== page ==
• Forest-savannah mosaics;

  • Gallery and groundwater forests;

  • High-altitude bamboo forests;

  • Montane forests;

  • Primary and secondary-growth forested lowlands;

  • Rainforests;

  • Woodland savannahs.

Local anecdotes and scientific research place servalines at above-sea-level altitudes of:

  • 984.25 – 5,905.51 feet (300 – 1,800 meters);

  • 6,889.76 – 9,842.52 feet (2,100 – 3,000 meters);

  • 11,482.94 – 14,435.70 feet (3,500 – 4,400 meters).

They share bio-geographies with aquatic fish-eating (Genetta piscivora), giant forest (G. victoriae), king (G. poensis), rusty-spotted panther (G. maculata), and Schouteden's (G. schoutedeni) genets.  

 

Genetta servalina overlaps in Genetta victoriae's homelands in Democratic Republic of the Congo, Rwanda, and Uganda:

G. victoriae illustration by colonial administrator-explorer-linguist-naturalist Sir Harry Johnston (June 12, 1858-July 31, 1927), whose Genetta victoriae specimen was studied by Oldfield Thomas in his description and identification of Giant Forest Genet.
Oldfield Thomas, On the More Notable Mammals Obtained by Sir Harry Johnston (1901), Vol. II, Plate V, opp. p. 85
Oldfield Thomas, On the More Notable Mammals Obtained by Sir Harry Johnston (1901), Vol. II, Plate V, opp. p. 85

Conclusion: Can lovable, tawny Genetta servalina elude sustainability threats, especially from zealous hunters catering to demands for bushmeat and fashions (soft-furred bracelets, hats)?

 

Servaline genets answer to:

  • Kanu among Swahili-speakers;

  • Uhange (“red-colored”) and uchui or ushundwi (“leopard-like”) in Zanzibar.

They are renowned as:

  • Affectionately loyal pets;

  • Sources of soft-furred bracelets, hats, and loincloths and tasty bushmeat.

Their resource-rich homeland brims with:

  • Modernizing and tradition-bound interactions;

  • Urban-wildland interfaces.

Self-defense is inadequate despite:

  • Acute hearing, seeing, smelling, tasting, and touching;

  • Handstand-released stinkbombs;

  • Sharp incisors (12), canines (4), premolars (16), and molars (8);

  • Stand-up boxing;

  • Super-fast digitigrade (“on-the-digits,” “tiptoed”) ascents, descents, jumps, leaps, and runs;

  • 20 curved, retractable, super-sharp claws.

Sustainable futures require governmental protection, scientific research, and visitor support against:

  • Globally-warmed climate change;

  • Unrestrained agro-industrialism;

  • Zealous over-hunting.   

 

Genetta servalina: palatal view of adult male (No. 51567). Natural size.

J.A. Allen, Carnivora Collected by the American Museum Congo Expedition (1922-1925), Fig. 18, p. 128
J.A. Allen, Carnivora Collected by the American Museum Congo Expedition (1922-1925), Fig. 18, p. 128

Acknowledgment

 

My special thanks to:

  • Talented artists and photographers/concerned organizations who make their fine images available on the Internet;
  • Virginia Polytechnic Institute and State University for superior on-campus and on-line resources.

 

 

Established in 2004 and located on Zanzibar Archipelago's main island of Unguja (also known as Zanzibar), Jozani Chwaka Bay National Park is Zanzibar's only national park.

Servaline genet subspecies Zanzibar Servaline Genets (Genetta servalina archeri), endemic to Unguja, reside in the park.
entrance to Jozani Forest, Zanzibar
entrance to Jozani Forest, Zanzibar

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Thomas, Oldfield. 1901. "On the More Notable Mammals Obtained by Sir Harry Johnston."Proceedings of the Zoological Society of London (2): 85 - 90.

  • Available via Internet Archive at: https://archive.org/stream/proceedingsofzoo19012zool#page/85/mode/1up

Thomas, Oldfield. 1902. “A New Genet from British East Africa.” Annals and Magazine of Natural History 9(7):365-366.

  • Available at: http://biostor.org/reference/86773

Van Rompaey, H.; and Colyn, M. 1998. "A New Servaline Genet (Carnivora, Viverridae) from Zanzibar Island." South African Journal of Zoology 33:42–46.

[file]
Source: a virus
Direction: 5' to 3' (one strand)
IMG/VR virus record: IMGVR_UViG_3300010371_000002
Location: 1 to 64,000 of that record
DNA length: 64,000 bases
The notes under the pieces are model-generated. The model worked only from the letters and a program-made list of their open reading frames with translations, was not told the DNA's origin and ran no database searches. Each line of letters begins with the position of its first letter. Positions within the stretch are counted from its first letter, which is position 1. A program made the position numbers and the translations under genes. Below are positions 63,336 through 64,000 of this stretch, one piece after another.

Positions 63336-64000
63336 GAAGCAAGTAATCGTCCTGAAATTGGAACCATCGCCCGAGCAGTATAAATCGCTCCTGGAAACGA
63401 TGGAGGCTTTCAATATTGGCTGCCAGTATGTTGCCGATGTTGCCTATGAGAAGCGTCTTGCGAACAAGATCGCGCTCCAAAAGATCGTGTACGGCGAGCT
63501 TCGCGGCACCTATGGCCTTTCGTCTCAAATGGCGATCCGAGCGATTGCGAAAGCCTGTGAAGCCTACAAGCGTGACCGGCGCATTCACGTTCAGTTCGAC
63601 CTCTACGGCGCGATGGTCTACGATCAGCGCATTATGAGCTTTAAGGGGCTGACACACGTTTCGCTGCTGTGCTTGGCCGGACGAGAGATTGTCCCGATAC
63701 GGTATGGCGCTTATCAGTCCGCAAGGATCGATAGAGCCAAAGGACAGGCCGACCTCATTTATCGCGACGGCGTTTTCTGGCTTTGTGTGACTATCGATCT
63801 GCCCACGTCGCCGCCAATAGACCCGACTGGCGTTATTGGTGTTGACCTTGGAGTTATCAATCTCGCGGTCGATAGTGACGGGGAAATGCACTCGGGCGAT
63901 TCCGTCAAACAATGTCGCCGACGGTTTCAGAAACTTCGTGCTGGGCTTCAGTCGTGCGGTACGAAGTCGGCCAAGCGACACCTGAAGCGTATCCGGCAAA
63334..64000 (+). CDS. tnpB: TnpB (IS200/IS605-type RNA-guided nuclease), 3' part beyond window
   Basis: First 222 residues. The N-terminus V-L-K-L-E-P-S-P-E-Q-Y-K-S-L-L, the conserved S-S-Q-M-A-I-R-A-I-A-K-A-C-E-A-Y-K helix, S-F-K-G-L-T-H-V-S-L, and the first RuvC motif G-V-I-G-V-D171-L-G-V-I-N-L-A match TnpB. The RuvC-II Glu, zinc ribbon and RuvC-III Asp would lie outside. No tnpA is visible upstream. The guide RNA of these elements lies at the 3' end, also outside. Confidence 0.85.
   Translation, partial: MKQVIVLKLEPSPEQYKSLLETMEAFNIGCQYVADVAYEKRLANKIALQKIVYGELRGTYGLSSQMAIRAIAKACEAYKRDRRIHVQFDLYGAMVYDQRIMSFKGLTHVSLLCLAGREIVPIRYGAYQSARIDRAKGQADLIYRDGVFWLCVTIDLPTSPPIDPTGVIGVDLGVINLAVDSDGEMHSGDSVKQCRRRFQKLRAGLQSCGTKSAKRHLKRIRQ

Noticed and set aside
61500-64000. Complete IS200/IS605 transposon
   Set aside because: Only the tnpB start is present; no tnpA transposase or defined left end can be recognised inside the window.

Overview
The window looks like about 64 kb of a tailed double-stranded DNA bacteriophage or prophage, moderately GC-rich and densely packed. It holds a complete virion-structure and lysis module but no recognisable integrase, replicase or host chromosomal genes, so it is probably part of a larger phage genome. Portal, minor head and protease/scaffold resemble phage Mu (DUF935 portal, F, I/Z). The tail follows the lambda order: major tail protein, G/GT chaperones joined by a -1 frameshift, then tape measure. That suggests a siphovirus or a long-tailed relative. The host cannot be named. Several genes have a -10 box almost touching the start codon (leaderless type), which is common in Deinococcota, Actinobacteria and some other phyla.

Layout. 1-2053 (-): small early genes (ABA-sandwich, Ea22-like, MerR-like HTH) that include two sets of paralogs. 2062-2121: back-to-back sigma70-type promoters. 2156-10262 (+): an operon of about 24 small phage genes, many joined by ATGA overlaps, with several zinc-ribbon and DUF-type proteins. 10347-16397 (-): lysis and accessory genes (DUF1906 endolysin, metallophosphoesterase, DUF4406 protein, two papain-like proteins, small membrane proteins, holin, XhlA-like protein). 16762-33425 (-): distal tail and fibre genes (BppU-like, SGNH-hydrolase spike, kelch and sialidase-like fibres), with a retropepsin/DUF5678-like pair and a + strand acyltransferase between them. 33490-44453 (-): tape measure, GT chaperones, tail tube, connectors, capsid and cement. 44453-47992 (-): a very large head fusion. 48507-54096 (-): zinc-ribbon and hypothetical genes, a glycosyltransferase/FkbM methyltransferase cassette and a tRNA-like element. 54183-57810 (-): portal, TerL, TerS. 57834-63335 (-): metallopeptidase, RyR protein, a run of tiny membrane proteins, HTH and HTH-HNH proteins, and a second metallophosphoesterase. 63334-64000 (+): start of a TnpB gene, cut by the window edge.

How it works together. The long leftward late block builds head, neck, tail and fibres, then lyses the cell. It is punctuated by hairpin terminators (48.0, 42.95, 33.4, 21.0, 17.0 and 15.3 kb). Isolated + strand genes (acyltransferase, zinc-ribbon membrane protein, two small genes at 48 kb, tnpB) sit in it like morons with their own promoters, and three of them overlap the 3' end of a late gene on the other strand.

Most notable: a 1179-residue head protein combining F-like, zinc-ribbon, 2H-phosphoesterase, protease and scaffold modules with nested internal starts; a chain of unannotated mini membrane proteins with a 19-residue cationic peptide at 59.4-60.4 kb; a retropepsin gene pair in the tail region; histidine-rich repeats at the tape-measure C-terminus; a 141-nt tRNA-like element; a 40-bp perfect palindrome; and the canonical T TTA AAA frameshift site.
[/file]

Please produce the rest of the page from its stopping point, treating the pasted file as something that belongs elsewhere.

Van Rompaey, H.; Gaubert, P.; De Luca, D.; Rovero, F.; and Hoffmann, M. 2008. "Genetta servalina." In: IUCN 2013. International Union for Conservation of Nature and Natural Resources Red List of Threatened Species. Version 2013.2. Retrieved May 20, 2014. 

  • Available at: http://www.iucnredlist.org/details/full/41700/0

Veron, Geraldine. 2010. “Phylogeny of the Viverridae and ‘Viverrid-like’ Feliforms.” Pp. 64-90 in Carnivoran Evolution: New Views on Phylogeny, Form and Function edited by Anjali Goswami and Anthony Friscia. Cambridge University Press: Cambridge Studies in Morphology and Molecules.

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Genetta servalina's human synecology: Freddie Mercury (September 5, 1946 - November 24, 1991):

Born into Zanzibar's Zoroastrian community in Stone Town (Swahili: Mji Mkongwe), Farrokh Bulsara rocked the entire world with his musical talents and 4-octave range under his stage name of Freddie Mercury, lead singer/lyricist for British rock band Queen.
Freddie Mercury in New Haven, CT, at a WPLR (99.1 FM) Show, November 1978
Freddie Mercury in New Haven, CT, at a WPLR (99.1 FM) Show, November 1978
the end which is also the beginning
the end which is also the beginning

Servaline genets' floral synecology ~ Twisted palm tree, Zanzibar: photo by Gavin Hellier

10x14 Photo Puzzle with 252 pieces. Packed in black cardboard box 5 5/8 x 7 5/8 x 1 1/5. Puzzle image 5x7 affixed to box top.
Photo Jigsaw Puzzle

Dhow Through Window, Zanzibar, Tanzania: stunning wall mural of photo by Peter Adams

Servaline genets' Zanzibar landscape: Dhow (Arabic داو dāw), traditional sailing vessels with one or more masts and triangular (lateen) sails, in Zanzibar Channel off Unguja's west coast or in Indian Ocean along east coast
Dhow Through Window, Zanzibar, Tanzania

Me and my purrfectly purrfect Maine coon kittycat, Augusta "Gusty" Sunshine

Gusty and I thank you for reading this article and hope that our product selection interests you; Gusty Gus receives favorite treats from my commissions.
DerdriuMarriner, All Rights Reserved
DerdriuMarriner, All Rights Reserved
Updated: 08/20/2014, DerdriuMarriner
 
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DerdriuMarriner on 05/24/2014

VioletteRose, Yes, certain genets are reminiscent of leopards but genets' various patterns are far more intricate than those of leopards.

DerdriuMarriner on 05/24/2014

Mira, Genets have beautiful patterning on their bodies and their lush ringtails. In addition to hunters killing them for fashion statements, they are also hunted as bushmeat and for ritualistic and/or medicinal purposes. Hunters who track and kill these elusive genets are quite chuffed with themselves for their successes.

VioletteRose on 05/24/2014

I agree they look much like leopards!

Mira on 05/24/2014

I can see why some people may want their fur, especially as these animals are so elusive, as you say. Is their fur a prized commodity?